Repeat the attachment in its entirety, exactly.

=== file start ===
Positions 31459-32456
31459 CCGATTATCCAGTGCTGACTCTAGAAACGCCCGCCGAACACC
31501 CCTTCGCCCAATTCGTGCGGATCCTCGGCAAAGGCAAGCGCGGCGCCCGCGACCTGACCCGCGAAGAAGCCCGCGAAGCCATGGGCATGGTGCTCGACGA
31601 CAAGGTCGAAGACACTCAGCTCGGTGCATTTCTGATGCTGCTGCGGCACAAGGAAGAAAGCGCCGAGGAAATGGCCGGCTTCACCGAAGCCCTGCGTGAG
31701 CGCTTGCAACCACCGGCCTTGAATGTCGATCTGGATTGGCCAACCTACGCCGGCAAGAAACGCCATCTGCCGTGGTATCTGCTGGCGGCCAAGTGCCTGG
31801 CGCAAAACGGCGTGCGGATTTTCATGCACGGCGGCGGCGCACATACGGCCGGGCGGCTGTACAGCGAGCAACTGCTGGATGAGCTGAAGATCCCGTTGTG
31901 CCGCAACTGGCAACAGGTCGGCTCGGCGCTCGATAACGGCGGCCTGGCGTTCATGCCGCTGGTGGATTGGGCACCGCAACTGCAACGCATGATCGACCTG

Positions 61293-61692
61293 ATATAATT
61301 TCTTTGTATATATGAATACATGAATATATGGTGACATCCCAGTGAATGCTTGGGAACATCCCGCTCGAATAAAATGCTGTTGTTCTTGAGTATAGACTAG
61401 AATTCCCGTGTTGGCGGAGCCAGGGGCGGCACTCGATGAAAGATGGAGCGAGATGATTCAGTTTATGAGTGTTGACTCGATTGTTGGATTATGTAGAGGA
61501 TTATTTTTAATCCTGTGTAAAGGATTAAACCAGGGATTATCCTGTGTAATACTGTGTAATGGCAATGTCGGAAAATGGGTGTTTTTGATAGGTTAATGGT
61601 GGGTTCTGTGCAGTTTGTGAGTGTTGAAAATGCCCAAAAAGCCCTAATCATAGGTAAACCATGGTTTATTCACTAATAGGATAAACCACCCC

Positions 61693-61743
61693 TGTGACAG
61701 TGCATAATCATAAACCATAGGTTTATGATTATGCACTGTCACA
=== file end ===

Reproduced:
Positions 31459-32456
31459 CCGATTATCCAGTGCTGACTCTAGAAACGCCCGCCGAACACC
31501 CCTTCGCCCAATTCGTGCGGATCCTCGGCAAAGGCAAGCGCGGCGCCCGCGACCTGACCCGCGAAGAAGCCCGCGAAGCCATGGGCATGGTGCTCGACGA
31601 CAAGGTCGAAGACACTCAGCTCGGTGCATTTCTGATGCTGCTGCGGCACAAGGAAGAAAGCGCCGAGGAAATGGCCGGCTTCACCGAAGCCCTGCGTGAG
31701 CGCTTGCAACCACCGGCCTTGAATGTCGATCTGGATTGGCCAACCTACGCCGGCAAGAAACGCCATCTGCCGTGGTATCTGCTGGCGGCCAAGTGCCTGG
31801 CGCAAAACGGCGTGCGGATTTTCATGCACGGCGGCGGCGCACATACGGCCGGGCGGCTGTACAGCGAGCAACTGCTGGATGAGCTGAAGATCCCGTTGTG
31901 CCGCAACTGGCAACAGGTCGGCTCGGCGCTCGATAACGGCGGCCTGGCGTTCATGCCGCTGGTGGATTGGGCACCGCAACTGCAACGCATGATCGACCTG

Positions 61293-61692
61293 ATATAATT
61301 TCTTTGTATATATGAATACATGAATATATGGTGACATCCCAGTGAATGCTTGGGAACATCCCGCTCGAATAAAATGCTGTTGTTCTTGAGTATAGACTAG
61401 AATTCCCGTGTTGGCGGAGCCAGGGGCGGCACTCGATGAAAGATGGAGCGAGATGATTCAGTTTATGAGTGTTGACTCGATTGTTGGATTATGTAGAGGA
61501 TTATTTTTAATCCTGTGTAAAGGATTAAACCAGGGATTATCCTGTGTAATACTGTGTAATGGCAATGTCGGAAAATGGGTGTTTTTGATAGGTTAATGGT
61601 GGGTTCTGTGCAGTTTGTGAGTGTTGAAAATGCCCAAAAAGCCCTAATCATAGGTAAACCATGGTTTATTCACTAATAGGATAAACCACCCC

Positions 61693-61743
61693 TGTGACAG
61701 TGCATAATCATAAACCATAGGTTTATGATTATGCACTGTCACA